I don’t know if I’ve mentioned it in the last few weeks, but even though it’s summer, I’ve finished my first draft of my book, I’m sheltering in place like I should…I still am keeping busy.
I have a wife that I love very much. She knows that I can’t sit still very long. So when she mentioned a few months ago that our brick patio had seen better days and that we really needed to replace it, she really should have realized that I would have obsessed over it this summer. Summer and Christmas break are really my project times, both for writing and for home projects, that is, until next summer when I retire.
We decided on a flagstone patio, and started researching what it would entail. The brick that was there was broken, worn and sunken and even missing in several places. The first part of the job was to rip out the old brick. I started on that part before it got hot, which in Texas is anytime before June.
After I had huge piles of bricks where I wanted to put the new flagstone, I had to decide how to get rid of them. Some people said–and I already knew–that I could sell the bricks and make a few dollars. But that would involve cleaning them up, separating them out (broken and unbroken), and then finding someone to come pick them up. Instead, we just wanted to get rid of them. So I got one of the people at the university where I work to come get them. As it was, it was still a huge job. He came with a trailer, and we ended up loading up four trailer loads over several days.
Then I was left with a sand base. It was a cooler part of the spring, true, but we got into the rainy season, and things slowed down with monsoon rains. I had to wait and let things dry out.
Then I had to dig out the foundation for the gravel base. Sand is great for bricks, but we needed something solid to hold up flagstone. We opted for two inches of gravel base, followed by two inches of decomposed gravel. In addition to leveling it, based on the recommendations on YouTube, I put in a slight incline so that rain water would run away from the deck and toward the lawn. When we put the gravel in, we used a manual tamper to press the gravel down and level it, but when we put in the decomposed gravel, we rented a mechanized compressor that really packed the soil down.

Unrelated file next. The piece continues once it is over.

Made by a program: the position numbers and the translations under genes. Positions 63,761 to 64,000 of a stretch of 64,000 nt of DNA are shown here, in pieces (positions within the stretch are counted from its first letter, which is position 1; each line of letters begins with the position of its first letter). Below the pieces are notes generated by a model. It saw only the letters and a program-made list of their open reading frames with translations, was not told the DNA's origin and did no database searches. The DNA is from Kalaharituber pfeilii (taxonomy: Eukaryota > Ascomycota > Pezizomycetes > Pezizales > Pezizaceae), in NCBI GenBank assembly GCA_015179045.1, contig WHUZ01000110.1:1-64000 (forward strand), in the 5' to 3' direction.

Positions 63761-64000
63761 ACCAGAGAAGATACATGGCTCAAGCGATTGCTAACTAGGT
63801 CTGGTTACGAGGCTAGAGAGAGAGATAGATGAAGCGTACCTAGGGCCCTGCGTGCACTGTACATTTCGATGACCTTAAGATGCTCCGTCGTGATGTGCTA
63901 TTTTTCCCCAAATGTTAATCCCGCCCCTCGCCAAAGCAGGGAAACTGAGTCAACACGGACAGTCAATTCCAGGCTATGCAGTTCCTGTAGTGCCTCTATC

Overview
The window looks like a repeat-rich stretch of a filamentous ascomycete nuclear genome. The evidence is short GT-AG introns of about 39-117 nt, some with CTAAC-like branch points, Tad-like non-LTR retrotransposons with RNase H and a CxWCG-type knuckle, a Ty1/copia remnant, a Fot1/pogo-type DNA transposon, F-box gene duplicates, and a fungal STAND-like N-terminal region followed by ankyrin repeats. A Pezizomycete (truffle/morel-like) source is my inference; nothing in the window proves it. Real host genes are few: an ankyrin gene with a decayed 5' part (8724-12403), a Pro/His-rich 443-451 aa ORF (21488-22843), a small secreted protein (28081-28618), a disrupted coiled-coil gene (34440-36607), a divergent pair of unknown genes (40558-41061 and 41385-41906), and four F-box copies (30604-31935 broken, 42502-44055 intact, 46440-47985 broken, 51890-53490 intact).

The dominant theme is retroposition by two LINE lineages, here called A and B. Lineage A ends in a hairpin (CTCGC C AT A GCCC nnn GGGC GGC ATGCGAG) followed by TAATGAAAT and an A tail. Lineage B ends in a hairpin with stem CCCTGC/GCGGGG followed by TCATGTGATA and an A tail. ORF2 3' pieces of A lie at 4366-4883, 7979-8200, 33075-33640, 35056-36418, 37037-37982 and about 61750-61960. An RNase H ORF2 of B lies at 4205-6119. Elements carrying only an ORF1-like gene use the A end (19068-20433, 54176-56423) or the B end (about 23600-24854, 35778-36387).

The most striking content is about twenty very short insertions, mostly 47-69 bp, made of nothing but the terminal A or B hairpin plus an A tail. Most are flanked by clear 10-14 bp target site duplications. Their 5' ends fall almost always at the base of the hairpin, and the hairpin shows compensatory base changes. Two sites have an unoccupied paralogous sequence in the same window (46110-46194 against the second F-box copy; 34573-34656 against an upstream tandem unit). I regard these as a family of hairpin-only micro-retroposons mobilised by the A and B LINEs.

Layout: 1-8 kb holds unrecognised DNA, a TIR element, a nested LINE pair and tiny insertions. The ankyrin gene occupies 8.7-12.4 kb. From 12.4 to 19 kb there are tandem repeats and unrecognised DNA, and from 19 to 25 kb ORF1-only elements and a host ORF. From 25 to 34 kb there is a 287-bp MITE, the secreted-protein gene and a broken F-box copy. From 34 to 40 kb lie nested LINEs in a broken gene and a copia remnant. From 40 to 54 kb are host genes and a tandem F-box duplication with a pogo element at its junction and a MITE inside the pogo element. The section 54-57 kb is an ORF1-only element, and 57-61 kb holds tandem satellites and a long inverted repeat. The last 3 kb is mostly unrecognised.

Then we were ready for the flagstone. Shelly went with me earlier this week and we picked out the stone that would be used. We went with a blue-brown Oklahoma mix which turned out very pretty. They delivered it yesterday in the heat of the day. This morning was our first time working with it.
We ordered 4 1/2 tons of stone. That sounds like a lot, and when it got here on three pallets, it looked like a lot. But that’s what they estimated I would need, based on my measurements. So we will be working with it for a while: unloading, cleaning, placing, cutting, fitting.
That’s probably more information than you wanted to know about our project. But there are a lot of lessons to be learned here as writers.
First, I think it’s important that writers find a physical outlet beyond sitting at a desk and writing stories. You need to keep your body active and healthy, and the exercise always gives my brain an opportunity to work on stuff I need to process.
Second, there are a lot of parallels between what I am doing in my backyard with my patio and the process of writing a book. Most people think writing a book consists of writing that first draft, then sending it off to an editor. They don’t consider the hard work that comes before you write that first draft, as well as what happens after. The same goes here. If I were to just rip out the bricks and drop the flagstone on the sand beneath, within six months I would be a very unhappy camper. I’ve got quite a bit of time and money invested in this project. I want to do it right. The same should go for your writing project.
I’ll keep you posted, and be sure to share pictures of the finished project. Blessings.